Trying to live lightly solely off solar power is made much more difficult with an LCD television.June 19, 2012 3:07pm
We try to live lightly in our place.
We are not connected to the power grid and manage on the solar system with the generator for back-up when wintry skies reduce our energy from our friend the sun.
It is very interesting being able to monitor what appliances drag the most energy from our system.
We don’t have a fancy gadget to tell us what is going on. We just have the percentage read out on the inverter that tells us what the energy levels are in the batteries.
But our information might help you to save energy.
We used to have a tiny telly – about a 30cm-wide screen.
We rescued it out of our caravan when it and the four-wheel drive flipped and wrote themselves off.
That little telly was great. Worked a treat in spite of its mishap.
But, hubby does like to watch DVDs. He’s a movie buff. We have - no, he has - about 500 DVDs.
One miserable winter’s day I came home from work and there were big cardboard boxes beside the recycling bin in the shed. (There’s another living lightly hint – recycling wet cardboard through a log maker to keep the home fires burning. These boxes will make a lot of logs.)
Inside, I found a thumping great TV.
I sensed a battle, but apparently it will make our rainy days more enjoyable watching movies together and sipping hot chocolate.
He said he bought the energy efficient LCD. It is next to my piano that has retained its embodied energy for almost 100 years and provided lots of entertainment using only human energy.
Another living lightly hint: entertainment of yesteryear – non-electric music.
The TV got set up and hubby began to watch. I checked the power levels in the batteries.
The weather has been lousy, but the generator kicked the power up to 93 per cent. I stoked the fire and made the hot chocolate.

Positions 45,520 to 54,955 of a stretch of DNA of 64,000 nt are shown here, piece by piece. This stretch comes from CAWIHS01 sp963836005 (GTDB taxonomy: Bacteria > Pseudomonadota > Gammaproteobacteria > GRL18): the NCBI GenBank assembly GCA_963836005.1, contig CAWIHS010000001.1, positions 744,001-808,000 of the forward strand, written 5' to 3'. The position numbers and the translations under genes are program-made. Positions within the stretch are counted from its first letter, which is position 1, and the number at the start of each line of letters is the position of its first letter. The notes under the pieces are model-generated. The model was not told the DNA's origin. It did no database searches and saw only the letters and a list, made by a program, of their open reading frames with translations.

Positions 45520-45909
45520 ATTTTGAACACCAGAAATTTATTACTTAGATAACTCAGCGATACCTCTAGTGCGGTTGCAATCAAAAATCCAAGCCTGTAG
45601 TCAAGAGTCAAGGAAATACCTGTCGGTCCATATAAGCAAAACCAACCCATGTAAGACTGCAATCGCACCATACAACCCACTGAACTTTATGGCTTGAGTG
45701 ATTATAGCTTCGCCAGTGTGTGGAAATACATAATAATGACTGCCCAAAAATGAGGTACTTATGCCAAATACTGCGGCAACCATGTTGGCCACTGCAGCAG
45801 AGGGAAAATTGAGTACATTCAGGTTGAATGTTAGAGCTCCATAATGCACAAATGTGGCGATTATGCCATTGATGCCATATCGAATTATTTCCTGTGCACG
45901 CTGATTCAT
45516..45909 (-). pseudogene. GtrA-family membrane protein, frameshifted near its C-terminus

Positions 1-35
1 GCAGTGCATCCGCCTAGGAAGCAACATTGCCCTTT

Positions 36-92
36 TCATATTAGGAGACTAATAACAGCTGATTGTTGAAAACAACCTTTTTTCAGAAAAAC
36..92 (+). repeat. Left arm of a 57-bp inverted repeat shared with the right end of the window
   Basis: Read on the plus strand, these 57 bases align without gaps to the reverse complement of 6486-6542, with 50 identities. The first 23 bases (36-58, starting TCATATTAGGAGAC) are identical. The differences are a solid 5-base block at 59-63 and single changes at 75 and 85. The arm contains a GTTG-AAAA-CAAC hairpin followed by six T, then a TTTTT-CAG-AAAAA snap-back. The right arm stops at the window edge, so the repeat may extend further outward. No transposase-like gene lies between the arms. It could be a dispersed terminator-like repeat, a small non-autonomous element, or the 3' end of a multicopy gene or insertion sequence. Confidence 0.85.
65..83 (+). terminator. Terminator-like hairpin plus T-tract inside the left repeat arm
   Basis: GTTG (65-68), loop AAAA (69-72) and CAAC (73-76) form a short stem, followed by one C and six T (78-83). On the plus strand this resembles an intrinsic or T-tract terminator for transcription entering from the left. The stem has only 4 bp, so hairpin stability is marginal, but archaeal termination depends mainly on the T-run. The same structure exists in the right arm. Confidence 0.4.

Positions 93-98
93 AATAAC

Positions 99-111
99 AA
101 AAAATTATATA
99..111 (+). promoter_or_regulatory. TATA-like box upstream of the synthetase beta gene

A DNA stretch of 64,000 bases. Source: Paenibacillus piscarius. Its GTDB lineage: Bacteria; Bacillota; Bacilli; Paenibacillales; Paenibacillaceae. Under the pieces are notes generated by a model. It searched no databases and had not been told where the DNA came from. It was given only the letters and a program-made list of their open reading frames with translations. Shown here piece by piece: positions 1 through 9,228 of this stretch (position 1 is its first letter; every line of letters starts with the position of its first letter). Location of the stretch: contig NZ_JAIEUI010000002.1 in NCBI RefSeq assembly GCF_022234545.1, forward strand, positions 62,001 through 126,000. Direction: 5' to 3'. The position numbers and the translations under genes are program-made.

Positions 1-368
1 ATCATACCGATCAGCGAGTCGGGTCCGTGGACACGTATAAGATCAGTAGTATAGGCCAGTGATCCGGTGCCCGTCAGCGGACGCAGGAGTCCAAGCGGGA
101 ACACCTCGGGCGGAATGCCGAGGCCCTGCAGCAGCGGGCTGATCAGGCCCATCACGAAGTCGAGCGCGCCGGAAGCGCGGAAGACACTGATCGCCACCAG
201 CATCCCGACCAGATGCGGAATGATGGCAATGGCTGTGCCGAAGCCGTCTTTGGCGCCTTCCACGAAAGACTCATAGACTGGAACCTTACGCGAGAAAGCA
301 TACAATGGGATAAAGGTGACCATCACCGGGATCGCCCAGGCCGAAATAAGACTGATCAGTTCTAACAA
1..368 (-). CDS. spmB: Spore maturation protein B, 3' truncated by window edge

Two movies later I checked the batteries - 79 per cent. This was bad. Charge shouldn’t really go below 85 per cent. It isn’t good for the batteries.
Oops. It usually takes two or three days worth of energy without recharge to drop to this level.
We operate a fridge, lighting, vacuum cleaner, computers, hubby’s electric toothbrush and a few other appliances.
Never before has the power dropped liked this. It clearly demonstrates the big draw on energy these latest TVs have.
You can tell by the amount of heat that comes off them.
We must turn it off at the wall every single time to save energy. The battle is on.
I agree to using it very sparingly, but I get to watch the footy. That is my concession to having this thumping great TV.
It is fantastic to watch the footy. Another compromise - but I am working on an exercise bike that will generate the power to watch the TV. I’ll keep you posted on that one.
Healthier me, healthier planet.
Violet Town's Bo Harrison is thrilled to be making his 300-game milestone today against Longwood.
Yarrawonga’s Bre Elliott played the most “consistent golf of her life” over three days to win the Fuccillo Kia Championship at Capital Hills by carding a 2-under 69 on the final day.
Heather Donaldson was re-elected president of Tatura Hospital Ladies Auxiliary at the annual general meeting on Thursday, which was attended by 33 people.
Detectives from the Sexual Crimes Squad have taken over the investigation into a female jogger who went missing in the One Tree Hill area on Wednesday.
THE 2015 National Blood Donor Week festivities will make the Rochester region Victoria’s new red light district.
Community workshop to consider issues to help form Campaspe digital strategy
Heather Stamp brings a long experience of the Salvation Army to Seymour.
Berrigan Shire Council have approved a development application for six more independent living units to add to Berrigan’s Amaroo Self Care Unit block.
THEY may be a familiar sight across the Heathcote district, but some of the much-loved birds in the region are in decline.
It was a field of emerald at the Soroptimist International of Cobram Barooga’s annual lunch on Friday, where diners enjoyed the craic at the Irish-themed event.
Deniliquin and district boasted two major winners at the Australian Sheep and Wool Expo at Bendigo from July 17 to 19.
Riverine Plains is set to hold the first in its series of farm walks for the 2015 season as part of its research into stubble retained cropping systems.
The News magazines are online - read the high quality magazines in your time. Check in regularly for latest editions.
Riverine Herald's well regarded locally produced magazines. They're now online, so you can read them whenever and wherever you like.
Search for published and unpublished photos from McPherson Media Group newspapers and magazines. All our photos are available to purchase.
Place an advertisement in any one of McPherson Media Group's local newspapers.